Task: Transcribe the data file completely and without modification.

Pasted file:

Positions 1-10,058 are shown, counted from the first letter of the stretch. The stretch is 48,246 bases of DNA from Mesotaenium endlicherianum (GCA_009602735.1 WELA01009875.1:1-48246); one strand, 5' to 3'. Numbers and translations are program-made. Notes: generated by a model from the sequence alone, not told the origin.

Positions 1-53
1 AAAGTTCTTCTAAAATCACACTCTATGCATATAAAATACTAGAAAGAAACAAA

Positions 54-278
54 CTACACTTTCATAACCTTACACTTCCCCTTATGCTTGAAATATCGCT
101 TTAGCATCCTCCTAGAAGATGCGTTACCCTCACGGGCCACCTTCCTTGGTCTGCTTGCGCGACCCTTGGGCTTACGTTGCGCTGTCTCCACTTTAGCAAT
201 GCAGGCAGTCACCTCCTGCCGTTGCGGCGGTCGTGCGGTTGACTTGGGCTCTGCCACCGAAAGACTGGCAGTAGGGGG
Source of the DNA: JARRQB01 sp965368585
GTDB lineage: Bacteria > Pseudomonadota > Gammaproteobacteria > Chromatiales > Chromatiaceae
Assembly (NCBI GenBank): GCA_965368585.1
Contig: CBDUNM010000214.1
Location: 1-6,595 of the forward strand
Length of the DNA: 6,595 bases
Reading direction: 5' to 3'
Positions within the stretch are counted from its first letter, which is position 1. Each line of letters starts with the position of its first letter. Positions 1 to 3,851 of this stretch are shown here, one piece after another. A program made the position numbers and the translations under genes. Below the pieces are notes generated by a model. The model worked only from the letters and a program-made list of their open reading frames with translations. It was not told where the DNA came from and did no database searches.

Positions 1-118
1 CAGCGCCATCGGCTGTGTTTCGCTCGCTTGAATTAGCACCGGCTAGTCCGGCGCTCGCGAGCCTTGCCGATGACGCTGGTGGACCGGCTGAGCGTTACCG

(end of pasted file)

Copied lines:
Positions 1-10,058 are shown, counted from the first letter of the stretch. The stretch is 48,246 bases of DNA from Mesotaenium endlicherianum (GCA_009602735.1 WELA01009875.1:1-48246); one strand, 5' to 3'. Numbers and translations are program-made. Notes: generated by a model from the sequence alone, not told the origin.

Positions 1-53
1 AAAGTTCTTCTAAAATCACACTCTATGCATATAAAATACTAGAAAGAAACAAA

Positions 54-278
54 CTACACTTTCATAACCTTACACTTCCCCTTATGCTTGAAATATCGCT
101 TTAGCATCCTCCTAGAAGATGCGTTACCCTCACGGGCCACCTTCCTTGGTCTGCTTGCGCGACCCTTGGGCTTACGTTGCGCTGTCTCCACTTTAGCAAT
201 GCAGGCAGTCACCTCCTGCCGTTGCGGCGGTCGTGCGGTTGACTTGGGCTCTGCCACCGAAAGACTGGCAGTAGGGGG
Source of the DNA: JARRQB01 sp965368585
GTDB lineage: Bacteria > Pseudomonadota > Gammaproteobacteria > Chromatiales > Chromatiaceae
Assembly (NCBI GenBank): GCA_965368585.1
Contig: CBDUNM010000214.1
Location: 1-6,595 of the forward strand
Length of the DNA: 6,595 bases
Reading direction: 5' to 3'
Positions within the stretch are counted from its first letter, which is position 1. Each line of letters starts with the position of its first letter. Positions 1 to 3,851 of this stretch are shown here, one piece after another. A program made the position numbers and the translations under genes. Below the pieces are notes generated by a model. The model worked only from the letters and a program-made list of their open reading frames with translations. It was not told where the DNA came from and did no database searches.

Positions 1-118
1 CAGCGCCATCGGCTGTGTTTCGCTCGCTTGAATTAGCACCGGCTAGTCCGGCGCTCGCGAGCCTTGCCGATGACGCTGGTGGACCGGCTGAGCGTTACCG